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(1956– ). American special effect.

Appeared in: Forbidden Planet (Fred Wilcox 1956); The Invisible Boy (Herman Hoffman 1957); "Uncle Simon" (1963), "The Brain Center at Whipple's" (1964), episodes of The Twilight Zone; "The War of the Robots" (1966), "The Condemned of Space" (1967), episodes of Lost in Space; "Lurch's Little Helper" (1966), episode of The Addams Family; "Mind over Mayhem" (1974), episode of Columbo; Hollywood Boulevard (Joe DANTE and Allan Arkush 1976); "The Robot" (1976), episode of Ark II; "Dr. Morkenstein" (1979), episode of Mork and Mindy; Gremlins (Dante 1984); The Phantom Empire (Fred Olan Ray 1989); Earth Girls Are Easy (Julian Temple 1990).<
I mean no disrespect to its human performers, but by far the most interesting character in Forbidden Planet is Robby the Robot. Unlike previous movie robots, who were transparently actors in robot suits, Robby did not closely resemble a human being: a clear chamber of moving parts took the place of his head, his arms were elastic and tentacle-like, a panel across his chest lighted up whenever he spoke, a matter-processing device was installed in the position of his stomach, and he rolled, not walked, from place to place. More than the theatrical sets, the cheesy special effects, or the electronic music score, Robby's appearances, and the way the other actors accepted him as an equal, conveyed the utter strangeness of that film's alien environment; he dominated every scene he was in, and the movie dragged whenever he was offstage.

Sensing that a new screen star had emerged, MGM rushed him into another film, The Invisible Boy; but Robby somehow seemed out of place as a robot from the future standing in a boy's room in modern suburbia, and while he could capably project placid obedience in Forbidden Planet, the greater dramatic demands of this role—expressing an inner conflict between the commands of his master computer and his fondness for little Richard Eyer—were apparently beyond his abilities. The film failed, and Robby's film career apparently came to an end.

However, Robby soon found a home in television, where he could serve as a useful prop for cheap producers who didn't have the time or money to build their own robots. He made two appearances in both The Twilight Zone and Lost in Space and had some fun with The Addams Family; he briefly brought Columbo into the realm of mildly futuristic science fiction; he added his eerie gravitas to the ravaged future of Ark II; and an episode of Mork and Mindy, where Roddy MCDOWALL gave him a voice, represented a memorable meeting of talented lost souls on the skids. Since reference books obstinately refuse to acknowledge him as a performer, many of his television roles may be forever beyond the scrutiny of filmographers.

As television science fiction grew up (if only in terms of special effects), Robby soon was no longer welcome in television, though filmmakers with fond memories of the character have brought him back for cameo appearances in Hollywood Boulevard, Gremlins, The Phantom Empire, and Earth Girls Are Easy, where he figures momentarily in Geena Davis's chaotic nightmare about her uncertain future with an alien boyfriend. And toy models of Robby are still being marketed on websites today, further evidence of his enduring impact on science fiction filmgoers.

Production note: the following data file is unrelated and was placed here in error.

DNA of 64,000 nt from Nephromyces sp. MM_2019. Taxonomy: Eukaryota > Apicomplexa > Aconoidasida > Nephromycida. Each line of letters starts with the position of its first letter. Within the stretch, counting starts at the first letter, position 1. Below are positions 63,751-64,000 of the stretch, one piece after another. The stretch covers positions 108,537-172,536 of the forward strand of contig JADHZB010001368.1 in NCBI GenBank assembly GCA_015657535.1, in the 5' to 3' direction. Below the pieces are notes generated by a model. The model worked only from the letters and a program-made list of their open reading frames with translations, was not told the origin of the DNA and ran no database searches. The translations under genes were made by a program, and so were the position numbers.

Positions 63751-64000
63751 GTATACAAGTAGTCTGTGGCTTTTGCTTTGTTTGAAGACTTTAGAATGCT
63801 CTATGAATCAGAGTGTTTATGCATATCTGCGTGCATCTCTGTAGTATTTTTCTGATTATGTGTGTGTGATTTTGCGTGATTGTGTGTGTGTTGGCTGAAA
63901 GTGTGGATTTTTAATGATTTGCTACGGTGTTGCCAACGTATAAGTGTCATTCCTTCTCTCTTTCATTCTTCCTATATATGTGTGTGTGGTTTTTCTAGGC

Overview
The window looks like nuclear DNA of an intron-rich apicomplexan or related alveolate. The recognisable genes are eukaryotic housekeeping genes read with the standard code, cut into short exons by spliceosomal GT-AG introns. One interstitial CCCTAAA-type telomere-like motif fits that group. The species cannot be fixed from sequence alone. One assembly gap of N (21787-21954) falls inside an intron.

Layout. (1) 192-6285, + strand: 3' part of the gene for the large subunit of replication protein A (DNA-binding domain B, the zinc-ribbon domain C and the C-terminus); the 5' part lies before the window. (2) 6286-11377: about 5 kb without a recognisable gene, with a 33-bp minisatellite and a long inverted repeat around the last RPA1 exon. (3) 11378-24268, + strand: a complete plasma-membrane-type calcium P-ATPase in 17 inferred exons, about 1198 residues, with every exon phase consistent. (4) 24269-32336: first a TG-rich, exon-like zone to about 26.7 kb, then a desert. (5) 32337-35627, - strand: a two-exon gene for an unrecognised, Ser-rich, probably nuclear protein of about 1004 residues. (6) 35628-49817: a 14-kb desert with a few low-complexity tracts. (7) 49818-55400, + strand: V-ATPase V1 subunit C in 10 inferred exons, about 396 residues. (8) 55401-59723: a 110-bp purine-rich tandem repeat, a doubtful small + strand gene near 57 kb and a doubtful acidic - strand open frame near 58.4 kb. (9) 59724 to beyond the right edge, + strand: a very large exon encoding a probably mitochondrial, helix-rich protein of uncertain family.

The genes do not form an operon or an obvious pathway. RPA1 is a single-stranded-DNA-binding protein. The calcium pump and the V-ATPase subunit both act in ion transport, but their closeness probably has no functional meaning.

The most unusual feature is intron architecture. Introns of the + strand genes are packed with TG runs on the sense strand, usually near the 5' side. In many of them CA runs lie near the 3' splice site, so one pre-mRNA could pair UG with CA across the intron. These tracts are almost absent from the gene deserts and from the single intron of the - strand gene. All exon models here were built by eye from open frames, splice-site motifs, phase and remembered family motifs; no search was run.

Robby the Robot merits a place in this volume because he was the first figure to demonstrate that in science fiction films, overtly non-human characters, constructs of the special effects department, can indeed function as sympathetic and involving characters. Robby therefore stands as the honorable precursor of many noteworthy film robots, including the very similar Robot of Lost in Space, who battled against the original Robby in one episode, "War of the Robots"; the affecting Huey, Dewey, and Lewey of Douglas TRUMBULL's Silent Running (1971); R2-D2 of Star Wars (1977) and its sequels, who is distinctive and likable although mute and utterly inhuman; the overly precious Johnny Five of Short Circuit (1986) and Short Circuit II (1988); and, less memorably, the cute little robots on board spaceships in The Black Hole (Gary Nelson 1979) and the television series Buck Rogers in the Twenty-Fifth Century (1979-81), the latter voiced by Mel Blanc.

I saw Robby the Robot once at a 1974 Star Trek convention, standing in a hotel lobby, inactive but still available to be gazed on by admirers. If my original suggestion for his big screen comeback—portraying an aged robot in a Star Wars film, rescued from the scrap heap to instruct the young R2-D2 and C-3P0 on the roles and responsibilities of robots—now seems unlikely, there has recently been announced a forthcoming remake of Forbidden Planet, and producers have stated that they will make no effort to "update" the Robby the Robot character. So, why not bring the original performer back, to reprise his greatest role?

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